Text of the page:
REVIEW: Dan Deacon at the Metro

I went down to Chicago this weekend and saw experimental electronic wizard Dan Deacon at the Metro on Saturday night. I got into him during college as I explored the weirder side of indie music on Spotify; his cartoonish, fantastical sound is ever-so intriguing. Originally I had planned to see him in 2020 in Madison but when his rescheduled tour did not include a Madison date, then Chicago it was. Deacon’s first opener was Patrick McMinn, a multimedia artist and sound designer whose set entailed playing trumpet against dense electronic soundscapes. His second opener was Alex Silva, an experimental pop artist and composer.

Dan Deacon is from Baltimore. He has a college degree in electro-acoustic and computer music composition, although growing up he played in many different bands ranging from ska to grindcore to Americana. His first full-length album was 2007’s “Spiderman of the Rings” where he introduced his trademark high-pitched vocal manipulations and whimsically energetic approach to pop music. He’d go on to release studio albums “Bromst”, “America”, “Gliss Riffer” and “Mystic Familiar”, the last of which came out in January 2020. Many of his songs last up to six or seven minutes, start out quiet but gradually build into explosions, and lyrically touch on existential topics such as collective consciousness. He’s also done contemporary classical music as well as film scoring; many films he’s written soundtracks for are either experimental or are documentaries. One of his most notable is that of Francis Ford Coppola’s 2011 horror film “Twixt” plus he’s scored three films released this year (“Strawberry Mansion”, “All Light, Everywhere” and “Ascension”).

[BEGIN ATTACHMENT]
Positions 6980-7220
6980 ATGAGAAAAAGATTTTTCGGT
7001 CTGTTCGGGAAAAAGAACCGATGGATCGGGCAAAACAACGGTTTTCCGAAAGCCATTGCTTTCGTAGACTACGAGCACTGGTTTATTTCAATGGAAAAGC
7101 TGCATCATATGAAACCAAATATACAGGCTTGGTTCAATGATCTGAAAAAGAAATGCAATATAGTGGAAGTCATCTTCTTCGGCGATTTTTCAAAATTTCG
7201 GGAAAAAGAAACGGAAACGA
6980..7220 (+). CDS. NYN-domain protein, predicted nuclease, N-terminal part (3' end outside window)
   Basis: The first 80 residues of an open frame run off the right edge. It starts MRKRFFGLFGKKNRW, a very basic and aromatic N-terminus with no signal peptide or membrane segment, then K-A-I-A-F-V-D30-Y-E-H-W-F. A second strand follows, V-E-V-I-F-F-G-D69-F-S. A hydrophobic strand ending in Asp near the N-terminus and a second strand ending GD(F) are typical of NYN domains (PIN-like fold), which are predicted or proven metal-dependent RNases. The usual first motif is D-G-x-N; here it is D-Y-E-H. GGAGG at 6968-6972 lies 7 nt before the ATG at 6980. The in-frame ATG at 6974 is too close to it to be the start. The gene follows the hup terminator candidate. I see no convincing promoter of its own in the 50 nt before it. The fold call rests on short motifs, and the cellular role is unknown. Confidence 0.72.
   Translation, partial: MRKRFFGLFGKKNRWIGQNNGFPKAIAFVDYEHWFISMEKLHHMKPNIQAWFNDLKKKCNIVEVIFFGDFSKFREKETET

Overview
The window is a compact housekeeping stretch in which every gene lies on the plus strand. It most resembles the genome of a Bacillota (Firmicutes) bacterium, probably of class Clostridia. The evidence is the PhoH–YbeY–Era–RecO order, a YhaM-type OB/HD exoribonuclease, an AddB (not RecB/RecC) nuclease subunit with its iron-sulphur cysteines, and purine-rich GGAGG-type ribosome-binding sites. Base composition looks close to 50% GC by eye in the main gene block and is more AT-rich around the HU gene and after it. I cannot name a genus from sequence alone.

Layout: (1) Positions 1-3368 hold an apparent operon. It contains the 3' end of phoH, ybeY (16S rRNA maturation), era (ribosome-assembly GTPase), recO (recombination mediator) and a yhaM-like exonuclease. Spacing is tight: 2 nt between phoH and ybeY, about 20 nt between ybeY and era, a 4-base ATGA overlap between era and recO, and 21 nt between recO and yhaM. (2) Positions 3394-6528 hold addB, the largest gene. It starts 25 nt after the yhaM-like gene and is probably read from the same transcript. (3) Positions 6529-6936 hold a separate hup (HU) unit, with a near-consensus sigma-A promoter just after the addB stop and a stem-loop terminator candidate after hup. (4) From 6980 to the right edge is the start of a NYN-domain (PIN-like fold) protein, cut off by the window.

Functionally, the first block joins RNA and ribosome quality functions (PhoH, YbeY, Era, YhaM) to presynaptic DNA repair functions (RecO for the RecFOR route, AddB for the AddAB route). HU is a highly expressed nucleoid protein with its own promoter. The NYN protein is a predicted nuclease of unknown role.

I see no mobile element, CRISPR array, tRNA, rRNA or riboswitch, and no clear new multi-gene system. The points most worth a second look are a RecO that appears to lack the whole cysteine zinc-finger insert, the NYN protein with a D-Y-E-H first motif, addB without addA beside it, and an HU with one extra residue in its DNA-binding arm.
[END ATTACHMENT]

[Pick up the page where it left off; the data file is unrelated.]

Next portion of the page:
The show was a spectacle for sure. Deacon came on stage and told us a story where right before the show he started thinking about getting attacked by Dracula, so that became a recurring joke throughout his banter. Crowd participation and interaction is a core component of his shows; twice he divided the audience into two and pointed out people to lead their halves with goofy dance moves as he played a song. It’s clear that inserting a comedic element reflects his love for entertaining crowds in a multi-faceted way. He played with just his electronic setup, singing over each track while gesturing his hands in front of his face elaborately like he’s excitedly telling a story. The light displays were wicked-fast and vivid, appropriate for the playful nature of his music. As far as his setlist went, he played a handful of tunes from “Mystic Familiar” and “Gliss Riffer” plus a couple from “Bromst” and “Spiderman.” One profound moment was upon introducing the song “Snookered” he had everyone close their eyes and think of someone they miss. He closed with “Feel the Lightning” and encouraged everyone to jump as high as they could.

Seeing Dan Deacon is certainly a unique experience. His music speaks to love, imagination, and collectivism; what he has to say both in his songs and outside of them is indicative of his beliefs that everything is connected and that we are here for a beautiful reason. I’m sure he’s a hoot of a guy to hang out with.

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